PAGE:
So You Think You Want IMag?
By Michael Fay
IMag is an acronym that describes a functional capability within a live video production system. Image Magnification, to be specific, is the real-time reproduction and display of an enlarged image, as captured by one or more video cameras.
Within the range of the camera’s lenses, and the sufficiency of the lighting system, the enlarged image can include any of the various activities taking place on stage or elsewhere in a facility. In a House of Worship setting, the enlarged image is typically that of a leader or teacher while delivering a message or lesson.
The need for IMag capabilities most often becomes necessary in facilities that are quite large; so large that many of the seats in the room are too distant to allow a reasonably good view of the people and activities taking place on the stage or platform. One or more displays may be used. Both video projection and direct, flat-panel displays can work well in this application.
IMag presents significant technical challenges. When considering an IMag signal path, the video signal latency can easily become a problem if the signal path through-put timing (between the cameras, projectors and displays) is not kept to an absolute minimum. However, achieving this goal comes at a cost, which may become prohibitive for the Owner.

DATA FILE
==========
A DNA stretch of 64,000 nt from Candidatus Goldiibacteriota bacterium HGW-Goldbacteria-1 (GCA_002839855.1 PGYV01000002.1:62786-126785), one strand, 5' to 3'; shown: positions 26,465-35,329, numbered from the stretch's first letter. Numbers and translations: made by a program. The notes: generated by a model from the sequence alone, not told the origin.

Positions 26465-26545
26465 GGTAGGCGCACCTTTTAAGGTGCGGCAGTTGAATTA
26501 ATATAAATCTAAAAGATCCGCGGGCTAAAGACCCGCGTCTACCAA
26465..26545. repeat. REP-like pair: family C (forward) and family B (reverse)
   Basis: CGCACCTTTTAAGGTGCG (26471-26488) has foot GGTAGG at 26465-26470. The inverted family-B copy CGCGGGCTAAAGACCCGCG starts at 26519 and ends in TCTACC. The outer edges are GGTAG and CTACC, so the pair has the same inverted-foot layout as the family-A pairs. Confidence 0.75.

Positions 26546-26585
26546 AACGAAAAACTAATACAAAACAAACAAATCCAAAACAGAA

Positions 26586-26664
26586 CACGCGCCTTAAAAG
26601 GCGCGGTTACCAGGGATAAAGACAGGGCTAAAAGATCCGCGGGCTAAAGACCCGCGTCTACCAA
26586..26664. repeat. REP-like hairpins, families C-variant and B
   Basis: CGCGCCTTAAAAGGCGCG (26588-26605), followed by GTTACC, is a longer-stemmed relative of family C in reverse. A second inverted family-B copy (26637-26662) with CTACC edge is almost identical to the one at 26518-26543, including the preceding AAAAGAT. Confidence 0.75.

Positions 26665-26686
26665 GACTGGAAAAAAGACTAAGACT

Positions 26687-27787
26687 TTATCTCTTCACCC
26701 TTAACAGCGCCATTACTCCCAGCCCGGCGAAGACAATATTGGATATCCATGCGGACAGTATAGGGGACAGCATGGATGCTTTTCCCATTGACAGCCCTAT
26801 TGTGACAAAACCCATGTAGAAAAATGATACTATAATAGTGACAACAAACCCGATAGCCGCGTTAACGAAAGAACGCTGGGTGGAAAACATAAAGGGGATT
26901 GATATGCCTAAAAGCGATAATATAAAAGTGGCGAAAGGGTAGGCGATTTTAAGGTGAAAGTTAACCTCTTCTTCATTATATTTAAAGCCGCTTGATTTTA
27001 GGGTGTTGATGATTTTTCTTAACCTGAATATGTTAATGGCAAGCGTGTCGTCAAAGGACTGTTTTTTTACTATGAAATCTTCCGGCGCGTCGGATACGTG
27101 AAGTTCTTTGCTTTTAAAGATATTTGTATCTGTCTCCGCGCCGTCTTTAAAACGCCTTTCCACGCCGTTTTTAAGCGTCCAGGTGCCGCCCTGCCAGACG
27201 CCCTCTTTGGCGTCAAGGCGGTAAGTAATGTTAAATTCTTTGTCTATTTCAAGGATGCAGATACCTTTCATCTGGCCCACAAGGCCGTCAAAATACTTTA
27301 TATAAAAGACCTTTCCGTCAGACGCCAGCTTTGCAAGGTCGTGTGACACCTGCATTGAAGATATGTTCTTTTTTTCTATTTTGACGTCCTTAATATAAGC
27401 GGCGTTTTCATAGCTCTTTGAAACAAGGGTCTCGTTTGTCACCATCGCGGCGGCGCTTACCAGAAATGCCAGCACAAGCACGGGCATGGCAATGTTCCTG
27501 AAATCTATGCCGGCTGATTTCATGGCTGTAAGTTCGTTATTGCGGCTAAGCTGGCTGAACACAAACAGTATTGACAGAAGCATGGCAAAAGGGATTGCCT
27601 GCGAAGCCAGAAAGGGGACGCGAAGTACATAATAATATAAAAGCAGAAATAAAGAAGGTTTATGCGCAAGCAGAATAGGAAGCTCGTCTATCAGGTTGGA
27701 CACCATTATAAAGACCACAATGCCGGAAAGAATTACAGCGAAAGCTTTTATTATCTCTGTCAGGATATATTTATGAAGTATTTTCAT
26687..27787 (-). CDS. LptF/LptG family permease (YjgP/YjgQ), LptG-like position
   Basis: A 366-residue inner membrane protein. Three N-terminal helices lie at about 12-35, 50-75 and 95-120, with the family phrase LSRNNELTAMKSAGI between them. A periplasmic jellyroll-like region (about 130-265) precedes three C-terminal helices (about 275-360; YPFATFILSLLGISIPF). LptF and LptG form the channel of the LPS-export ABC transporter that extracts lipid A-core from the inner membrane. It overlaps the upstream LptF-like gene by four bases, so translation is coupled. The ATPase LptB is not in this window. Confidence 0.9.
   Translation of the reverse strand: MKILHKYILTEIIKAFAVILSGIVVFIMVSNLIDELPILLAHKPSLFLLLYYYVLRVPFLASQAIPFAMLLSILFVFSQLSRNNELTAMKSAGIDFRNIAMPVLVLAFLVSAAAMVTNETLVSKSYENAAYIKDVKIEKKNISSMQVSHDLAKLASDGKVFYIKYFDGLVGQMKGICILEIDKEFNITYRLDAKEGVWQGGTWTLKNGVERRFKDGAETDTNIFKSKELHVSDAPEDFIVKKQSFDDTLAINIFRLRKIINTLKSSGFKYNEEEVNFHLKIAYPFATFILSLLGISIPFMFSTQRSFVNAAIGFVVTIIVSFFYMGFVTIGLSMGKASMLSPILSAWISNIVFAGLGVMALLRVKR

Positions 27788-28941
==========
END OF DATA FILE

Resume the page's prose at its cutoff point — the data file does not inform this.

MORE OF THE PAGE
For IMag applications, the currently-accepted “standard” for maximum video latency is 7 video frames, or a total of 116.67ms when using a 60 fps refresh rate. 116.67ms is just a little over 1/10 of one second. Anything greater in length becomes obvious to the average viewer, and a distraction to the desired performance or presentation on stage.
Why the distraction? The presentation of the enlarged image can easily arrive too late, and is therefore not in sync with the live presentation or performance that is taking place right next to the large display(s).
In order to perform successfully, IMag systems require a very specific combination of hardware and software, as well as some skilled human interaction. Key elements include, but are not limited to:
IMag may sound like a nice idea but it is fraught with technical, operational and financial obstacles. If you are facing the IMag challenge alone, we would like to help. Our best results start with a conversation that outlines the needs, constraints and goals for your new systems.
Michael Fay is General Manager of the Sound Image Contracting Division; an audio, video and acoustical systems designer; a member and graduate of multiple SynAudCon workshops; a member of the Acoustical Society of America; and former editor of Recording Engineer/Producer magazine.
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© Copyright Michael Fay 2011